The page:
Alice Miller, in her books Thou Shalt not be Aware and Banished Knowledge, and Ellen Bass and Laura Davis in The Courage to Heal, clearly state how believing and validating the client helps them discover and express their feelings about childhood abuse. These ideas hold for therapist abuse and can be summarised as:

1. Believe the client.

2. Join with them by labeling the abuse and damage.

3. Clarify the therapist's responsibility and clear the client of blame.

4. Be real and share your feelings and validate theirs.

In the example when I told the client how I felt listening to the second episode of abusive therapy, the client said, “I'm desperate for this not to be happening. I would do anything for it not to be happening. I'll try to deny my own feeling if I could make it not happen. Maybe I’m trying to make her unsafe.”

In this instance, the client was considering how she was to blame for what had occurred and was trying to find any clue to that effect. It is important in those situations to challenge the client's inclination to self-blame and observe the facts of the matter.

The same applies to ourselves when our clients inform us of our abuse with them. In one situation, I knew as I stood up at the end of the session that something was wrong, that what I said to my client was inappropriate. In the next session I talked about feeling uncomfortable and bad about what I had said. My client said she had not reacted to my comments. I persisted saying that if I had been in her shoes I would have felt angry and upset. Later in our sessions, when she felt my comments were inappropriate, she told me. She reported feeling encouraged and safe by my earlier conversation to discuss the matter. By accepting responsibility for what we say and do, I believe that, as therapists, we release clients from a burden of protecting us which they learnt to do with their parents. This frees the client from doubt and helps them trust their own inner voice.

It is not acceptable for a therapist to say they had no intention to be abusive. The client feels and judges our actions. After discussion with colleagues, it became clear that we had similar ways of avoiding abusive behaviour in our therapy. These are:

1. Listening to what they and the clients are saying;

2. Watching how the client is reacting;

3. Asking for the client's response to what they've said;

4.  Listening to their inner voice. I believe that therapists can know intuitively that their inner voice alerts them to the fact that something is not right. When I feel unsettled, heavy and tired, I know that something is happening that doesn't fit for me on an inner level.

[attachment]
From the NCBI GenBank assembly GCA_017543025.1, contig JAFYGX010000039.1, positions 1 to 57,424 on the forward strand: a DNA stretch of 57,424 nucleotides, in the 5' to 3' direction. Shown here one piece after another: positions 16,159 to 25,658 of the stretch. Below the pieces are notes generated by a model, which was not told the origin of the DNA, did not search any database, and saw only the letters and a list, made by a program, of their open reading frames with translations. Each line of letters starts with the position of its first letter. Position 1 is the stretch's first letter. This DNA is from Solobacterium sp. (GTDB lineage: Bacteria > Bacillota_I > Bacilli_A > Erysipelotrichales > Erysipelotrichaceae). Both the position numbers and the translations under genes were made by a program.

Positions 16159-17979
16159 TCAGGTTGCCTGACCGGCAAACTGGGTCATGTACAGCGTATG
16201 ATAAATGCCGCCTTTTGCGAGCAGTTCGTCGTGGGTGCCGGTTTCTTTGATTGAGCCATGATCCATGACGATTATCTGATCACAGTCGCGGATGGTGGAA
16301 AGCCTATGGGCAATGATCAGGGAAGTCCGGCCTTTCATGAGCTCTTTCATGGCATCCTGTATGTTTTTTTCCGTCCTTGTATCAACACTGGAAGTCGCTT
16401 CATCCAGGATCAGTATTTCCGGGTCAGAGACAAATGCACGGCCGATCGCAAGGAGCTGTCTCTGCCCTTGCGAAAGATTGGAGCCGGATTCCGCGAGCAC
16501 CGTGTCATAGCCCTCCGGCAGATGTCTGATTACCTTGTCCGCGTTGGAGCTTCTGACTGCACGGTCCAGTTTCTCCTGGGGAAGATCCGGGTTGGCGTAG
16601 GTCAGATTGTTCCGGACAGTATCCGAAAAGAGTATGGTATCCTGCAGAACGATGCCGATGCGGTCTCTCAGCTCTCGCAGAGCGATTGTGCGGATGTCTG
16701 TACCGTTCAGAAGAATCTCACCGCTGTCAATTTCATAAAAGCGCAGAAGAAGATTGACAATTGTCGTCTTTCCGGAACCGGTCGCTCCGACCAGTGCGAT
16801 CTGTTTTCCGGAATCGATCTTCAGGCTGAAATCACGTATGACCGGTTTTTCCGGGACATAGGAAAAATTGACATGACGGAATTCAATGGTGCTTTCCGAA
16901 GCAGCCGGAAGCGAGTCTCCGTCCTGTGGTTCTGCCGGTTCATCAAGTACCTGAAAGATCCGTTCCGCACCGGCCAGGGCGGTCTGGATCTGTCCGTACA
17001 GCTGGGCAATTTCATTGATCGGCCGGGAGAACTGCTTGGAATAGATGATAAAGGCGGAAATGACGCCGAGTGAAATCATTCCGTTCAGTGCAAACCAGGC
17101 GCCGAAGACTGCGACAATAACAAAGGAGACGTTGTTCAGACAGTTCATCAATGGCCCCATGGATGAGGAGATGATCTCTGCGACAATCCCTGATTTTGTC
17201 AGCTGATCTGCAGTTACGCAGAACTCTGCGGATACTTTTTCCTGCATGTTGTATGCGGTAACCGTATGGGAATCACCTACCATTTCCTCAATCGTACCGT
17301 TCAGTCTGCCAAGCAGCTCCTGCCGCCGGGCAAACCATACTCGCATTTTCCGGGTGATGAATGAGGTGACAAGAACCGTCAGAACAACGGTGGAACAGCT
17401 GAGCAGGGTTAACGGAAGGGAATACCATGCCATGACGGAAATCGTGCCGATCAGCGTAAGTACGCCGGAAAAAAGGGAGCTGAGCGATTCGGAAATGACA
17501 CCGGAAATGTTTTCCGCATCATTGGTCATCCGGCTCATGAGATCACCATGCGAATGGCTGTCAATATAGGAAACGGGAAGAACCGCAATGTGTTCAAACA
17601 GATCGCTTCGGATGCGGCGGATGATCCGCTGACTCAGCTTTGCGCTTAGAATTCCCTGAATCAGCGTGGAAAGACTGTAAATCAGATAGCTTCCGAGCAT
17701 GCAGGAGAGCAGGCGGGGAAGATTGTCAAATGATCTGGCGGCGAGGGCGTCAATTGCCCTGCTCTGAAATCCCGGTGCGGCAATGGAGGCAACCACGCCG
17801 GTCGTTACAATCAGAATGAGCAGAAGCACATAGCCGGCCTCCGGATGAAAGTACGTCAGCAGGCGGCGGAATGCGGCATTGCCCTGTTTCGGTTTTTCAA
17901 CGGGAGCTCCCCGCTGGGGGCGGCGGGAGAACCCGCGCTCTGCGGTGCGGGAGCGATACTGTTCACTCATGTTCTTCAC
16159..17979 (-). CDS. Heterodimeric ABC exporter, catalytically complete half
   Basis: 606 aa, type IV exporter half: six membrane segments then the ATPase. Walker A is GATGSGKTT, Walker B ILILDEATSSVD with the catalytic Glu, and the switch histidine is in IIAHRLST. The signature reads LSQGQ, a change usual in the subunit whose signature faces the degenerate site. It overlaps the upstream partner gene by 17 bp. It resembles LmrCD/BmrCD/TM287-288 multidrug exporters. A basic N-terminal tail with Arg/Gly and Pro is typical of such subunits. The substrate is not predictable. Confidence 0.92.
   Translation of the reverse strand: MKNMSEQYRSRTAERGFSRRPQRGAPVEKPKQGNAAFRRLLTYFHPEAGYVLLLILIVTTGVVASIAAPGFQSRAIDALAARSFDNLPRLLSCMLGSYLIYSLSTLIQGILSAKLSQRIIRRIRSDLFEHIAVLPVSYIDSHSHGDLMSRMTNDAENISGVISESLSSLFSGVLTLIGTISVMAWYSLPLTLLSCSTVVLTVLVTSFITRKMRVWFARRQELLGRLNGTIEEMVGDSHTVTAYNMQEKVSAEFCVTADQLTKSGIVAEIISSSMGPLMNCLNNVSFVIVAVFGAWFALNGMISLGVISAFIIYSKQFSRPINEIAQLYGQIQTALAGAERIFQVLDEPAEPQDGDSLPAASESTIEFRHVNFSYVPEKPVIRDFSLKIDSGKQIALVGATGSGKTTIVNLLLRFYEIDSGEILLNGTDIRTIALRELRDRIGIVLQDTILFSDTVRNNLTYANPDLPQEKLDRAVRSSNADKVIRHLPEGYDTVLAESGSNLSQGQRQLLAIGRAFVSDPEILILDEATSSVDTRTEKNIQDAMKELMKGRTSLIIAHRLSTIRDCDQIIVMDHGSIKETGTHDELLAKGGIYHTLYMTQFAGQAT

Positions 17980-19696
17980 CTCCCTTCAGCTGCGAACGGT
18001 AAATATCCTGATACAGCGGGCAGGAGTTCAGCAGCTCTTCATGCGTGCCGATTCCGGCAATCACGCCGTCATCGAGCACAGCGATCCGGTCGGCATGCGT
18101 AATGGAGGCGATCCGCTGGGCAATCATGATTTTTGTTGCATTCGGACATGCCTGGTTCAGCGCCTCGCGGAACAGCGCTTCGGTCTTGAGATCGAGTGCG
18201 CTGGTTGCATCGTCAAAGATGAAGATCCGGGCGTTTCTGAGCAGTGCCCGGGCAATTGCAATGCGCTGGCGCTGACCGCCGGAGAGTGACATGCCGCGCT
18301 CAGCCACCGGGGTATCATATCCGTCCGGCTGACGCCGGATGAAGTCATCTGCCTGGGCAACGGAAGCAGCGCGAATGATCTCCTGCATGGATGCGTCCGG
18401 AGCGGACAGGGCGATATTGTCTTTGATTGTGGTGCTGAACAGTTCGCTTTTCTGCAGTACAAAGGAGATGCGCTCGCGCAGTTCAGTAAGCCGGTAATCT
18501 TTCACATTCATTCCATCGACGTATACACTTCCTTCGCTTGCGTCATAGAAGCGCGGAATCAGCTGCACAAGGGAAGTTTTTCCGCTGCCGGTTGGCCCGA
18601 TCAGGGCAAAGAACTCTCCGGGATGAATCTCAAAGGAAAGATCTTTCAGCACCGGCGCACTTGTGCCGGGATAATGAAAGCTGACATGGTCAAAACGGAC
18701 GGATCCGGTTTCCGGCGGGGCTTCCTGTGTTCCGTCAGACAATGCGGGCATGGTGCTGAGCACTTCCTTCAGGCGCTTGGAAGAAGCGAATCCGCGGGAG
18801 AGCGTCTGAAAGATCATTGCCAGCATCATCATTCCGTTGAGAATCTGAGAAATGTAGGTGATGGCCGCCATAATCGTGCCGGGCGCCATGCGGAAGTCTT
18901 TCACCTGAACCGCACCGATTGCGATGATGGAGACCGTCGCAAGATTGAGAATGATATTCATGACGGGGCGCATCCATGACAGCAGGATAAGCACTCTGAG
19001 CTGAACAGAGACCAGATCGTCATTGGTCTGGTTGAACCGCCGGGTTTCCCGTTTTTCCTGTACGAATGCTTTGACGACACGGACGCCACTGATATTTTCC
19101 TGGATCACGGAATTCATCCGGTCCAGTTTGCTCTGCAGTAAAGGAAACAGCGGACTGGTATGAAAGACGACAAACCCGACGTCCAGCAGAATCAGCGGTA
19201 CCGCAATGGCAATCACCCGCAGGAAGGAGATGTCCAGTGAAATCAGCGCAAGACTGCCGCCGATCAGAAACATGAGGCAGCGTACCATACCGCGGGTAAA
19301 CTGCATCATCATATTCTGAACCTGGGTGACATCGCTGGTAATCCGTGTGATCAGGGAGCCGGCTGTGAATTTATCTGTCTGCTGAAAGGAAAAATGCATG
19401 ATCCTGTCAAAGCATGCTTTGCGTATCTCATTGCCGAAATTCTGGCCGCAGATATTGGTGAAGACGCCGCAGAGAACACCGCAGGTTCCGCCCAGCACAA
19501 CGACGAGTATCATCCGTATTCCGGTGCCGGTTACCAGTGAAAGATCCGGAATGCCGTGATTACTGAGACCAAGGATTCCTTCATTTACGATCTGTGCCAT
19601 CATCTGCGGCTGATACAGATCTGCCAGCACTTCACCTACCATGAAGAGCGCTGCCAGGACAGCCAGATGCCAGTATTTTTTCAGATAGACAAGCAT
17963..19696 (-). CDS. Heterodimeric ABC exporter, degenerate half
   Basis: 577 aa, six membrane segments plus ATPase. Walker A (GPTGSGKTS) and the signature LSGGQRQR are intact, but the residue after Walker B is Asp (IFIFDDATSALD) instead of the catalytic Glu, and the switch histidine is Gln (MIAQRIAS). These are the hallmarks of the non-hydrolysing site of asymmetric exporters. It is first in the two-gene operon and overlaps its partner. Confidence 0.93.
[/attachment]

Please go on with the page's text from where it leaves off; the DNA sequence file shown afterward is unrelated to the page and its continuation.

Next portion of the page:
It is incumbent upon all therapists to consider how they see therapy and what their roles are within the therapy process. The creators of the many models or approaches to therapy appear to spend little time reflecting on who the client is in a psychological and philosophical sense. The literature is crowded with examples of interventions and technical know-how. Regardless of whether we are talking about counseling, individual and couple therapy or psychotherapy, Peter Lomas's comments still apply: “It is not obvious psychotherapy needs a model. However, the search for an appropriate metaphor can extend our understanding of its nature and may also expose limitations of the model on which it is at present based. Once we take seriously the emotional dimension in therapy, the technical paradigm is revealed as inadequate and any alternative model will have to be of a personal nature.” (Lomas, 1987, page 70)

The paradigm that he proposes is that of parenting. The therapist acts as an unconditionally nurturing and accepting person creating an environment for the client to feel safe so they can express feelings that were judged as inappropriate and bad. The therapist's aim is to provide a more appropriate response to the client's experience by recognising the original parent's failed interactions and responding to the client with the necessary understanding, confidence, hope and love. (Lomas, page 70) I believe that this is a paradigm that requires serious examination.

The parenting metaphor enables both the therapist and the client to relate emotionally in a real and honest way. Each can express how they feel about matters that occur outside the therapy session for the client and between them in the session. When feelings are accepted as real and important, there is the opportunity for a corrective emotional experience. A client feels what they felt in the past with full acceptance by the therapist that their experience was real and important. The therapist's action provides the comparison for the client which helps them address how others have treated them in the past and present situations. Then the client is able to grieve for the silencing they experienced by parents and partners.